the wax paper


Carl Boon

The construction workers 

in Ümit’s little shop

have come for cigarettes and beer.

They put their ten-lira notes

on the counter and giggle like girls

whose dates have come early 

in unfamiliar cars. One—just a boy

whose beard is thin—whistles 

a song he heard on the radio

Something about his mother,

something about the joy

of birds. All are happy, it being

Saturday evening and they’ve built

something, even in the rain. Walls

to be the walls of a bathroom

soon, or one of many doorways

children are going to walk through. I

listen—I don’t understand 

their Kurdish phrases, their faces

that at once are young and old.

I’d have disappeared already, washed

the paint flecks from my neck, 

the dust from my wrists. But it being

Saturday evening they must 

celebrate, they must pretend 

their work is done, the great work

their fathers failed to do.


They called them theaters then,

and there had to be a velvet rope, 

a big bronze ash tray pierced with four cigars,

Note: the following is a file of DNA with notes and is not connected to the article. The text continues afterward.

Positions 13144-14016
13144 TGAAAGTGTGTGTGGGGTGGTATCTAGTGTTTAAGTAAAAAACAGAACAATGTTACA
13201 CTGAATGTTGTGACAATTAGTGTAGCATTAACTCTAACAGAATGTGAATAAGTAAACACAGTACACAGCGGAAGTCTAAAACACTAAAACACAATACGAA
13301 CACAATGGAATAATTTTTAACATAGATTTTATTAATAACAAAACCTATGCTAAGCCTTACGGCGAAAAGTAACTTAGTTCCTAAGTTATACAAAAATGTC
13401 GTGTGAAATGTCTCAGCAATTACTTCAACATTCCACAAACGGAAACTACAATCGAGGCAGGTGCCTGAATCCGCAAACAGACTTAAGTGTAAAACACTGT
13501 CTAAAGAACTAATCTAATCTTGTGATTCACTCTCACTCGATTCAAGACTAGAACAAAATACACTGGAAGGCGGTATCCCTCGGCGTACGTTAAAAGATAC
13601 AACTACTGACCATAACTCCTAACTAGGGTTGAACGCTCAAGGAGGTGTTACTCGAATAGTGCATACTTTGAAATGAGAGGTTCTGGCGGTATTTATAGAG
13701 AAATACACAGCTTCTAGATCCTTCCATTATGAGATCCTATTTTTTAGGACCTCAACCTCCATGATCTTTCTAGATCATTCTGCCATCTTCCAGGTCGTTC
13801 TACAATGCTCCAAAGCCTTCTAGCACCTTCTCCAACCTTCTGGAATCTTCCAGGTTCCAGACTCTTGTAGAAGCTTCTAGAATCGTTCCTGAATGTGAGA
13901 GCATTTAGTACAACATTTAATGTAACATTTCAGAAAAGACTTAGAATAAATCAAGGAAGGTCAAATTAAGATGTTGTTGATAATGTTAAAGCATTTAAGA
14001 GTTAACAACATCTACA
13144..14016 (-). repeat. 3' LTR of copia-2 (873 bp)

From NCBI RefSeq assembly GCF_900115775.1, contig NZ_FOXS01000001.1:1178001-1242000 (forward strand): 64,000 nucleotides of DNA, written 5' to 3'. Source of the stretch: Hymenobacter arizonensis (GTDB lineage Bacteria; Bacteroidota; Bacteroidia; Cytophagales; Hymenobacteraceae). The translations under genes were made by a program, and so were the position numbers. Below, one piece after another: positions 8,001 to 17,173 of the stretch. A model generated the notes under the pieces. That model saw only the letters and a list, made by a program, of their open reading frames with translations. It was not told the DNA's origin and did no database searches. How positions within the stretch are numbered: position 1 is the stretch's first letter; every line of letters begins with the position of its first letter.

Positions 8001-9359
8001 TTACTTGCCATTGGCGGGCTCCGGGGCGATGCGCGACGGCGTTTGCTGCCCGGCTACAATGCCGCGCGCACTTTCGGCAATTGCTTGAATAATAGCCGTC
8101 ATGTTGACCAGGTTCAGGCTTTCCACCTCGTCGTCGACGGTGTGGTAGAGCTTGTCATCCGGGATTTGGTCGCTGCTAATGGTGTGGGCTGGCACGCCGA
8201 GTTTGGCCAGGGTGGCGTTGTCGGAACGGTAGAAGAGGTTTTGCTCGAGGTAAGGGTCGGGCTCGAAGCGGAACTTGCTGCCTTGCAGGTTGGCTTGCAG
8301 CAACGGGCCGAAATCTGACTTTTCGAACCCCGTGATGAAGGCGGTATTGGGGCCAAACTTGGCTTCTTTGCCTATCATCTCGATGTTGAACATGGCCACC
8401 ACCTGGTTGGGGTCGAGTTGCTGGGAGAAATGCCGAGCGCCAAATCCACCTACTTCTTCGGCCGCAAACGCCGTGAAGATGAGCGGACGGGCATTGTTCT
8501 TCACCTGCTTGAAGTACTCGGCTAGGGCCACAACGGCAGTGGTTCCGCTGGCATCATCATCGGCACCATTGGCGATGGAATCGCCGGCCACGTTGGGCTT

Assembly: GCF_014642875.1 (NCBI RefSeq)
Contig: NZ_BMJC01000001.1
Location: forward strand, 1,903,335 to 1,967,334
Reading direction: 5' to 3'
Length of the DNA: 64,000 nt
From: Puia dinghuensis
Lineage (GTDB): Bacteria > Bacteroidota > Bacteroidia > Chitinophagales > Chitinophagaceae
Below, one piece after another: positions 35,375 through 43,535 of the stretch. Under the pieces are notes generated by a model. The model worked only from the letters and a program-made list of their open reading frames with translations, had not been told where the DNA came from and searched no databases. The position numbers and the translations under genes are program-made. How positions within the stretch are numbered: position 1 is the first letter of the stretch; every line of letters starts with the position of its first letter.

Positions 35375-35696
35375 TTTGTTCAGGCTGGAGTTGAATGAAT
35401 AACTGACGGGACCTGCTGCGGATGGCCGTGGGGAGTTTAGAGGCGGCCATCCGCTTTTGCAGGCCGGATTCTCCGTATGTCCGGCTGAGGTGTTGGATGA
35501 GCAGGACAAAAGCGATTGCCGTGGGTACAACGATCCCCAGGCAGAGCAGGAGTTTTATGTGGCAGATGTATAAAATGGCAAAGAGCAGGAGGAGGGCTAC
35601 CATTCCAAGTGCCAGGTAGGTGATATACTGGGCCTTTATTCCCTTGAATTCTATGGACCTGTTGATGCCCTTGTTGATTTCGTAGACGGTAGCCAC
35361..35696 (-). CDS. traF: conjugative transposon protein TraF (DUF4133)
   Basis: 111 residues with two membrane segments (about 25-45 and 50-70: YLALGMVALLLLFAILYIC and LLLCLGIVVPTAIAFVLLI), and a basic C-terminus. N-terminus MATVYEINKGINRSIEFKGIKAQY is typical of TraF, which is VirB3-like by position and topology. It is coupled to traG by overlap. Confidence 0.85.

and a man who tore our yellow tickets—

a man whose beard was yellow

and suspicious. There had to be 

a boy who brought us to our seats,

a high school boy in a bow tie 

who expected a nickel and loved

the occasional dime and a girl called June

whose father disapproved of everything.

We learned about Germany in newsreels

and loved when Errol Flynn danced,

knocking about in boots 

we had to have. I was kissed 

in the Palace on Main Street 

by a girl who smelled like spearmint 

and Ivory soap, and so I discovered

what it meant to be a man. For days 

my mouth tingled and almost hurt. 

Some days we skipped geometry to go,

calling ourselves wild adventurers,

forcing scandals that never came to be.

When we had to leave, the air outside

was always too bright, too natural,

unskimmed with the silver and black

that framed our heroes.

Carl Boon lives in Izmir, Turkey, where he teaches courses in American culture and literature at 9 Eylül University. A Pushcart Prize nominee, Boon recently edited a volume on the sublime in American cultural studies.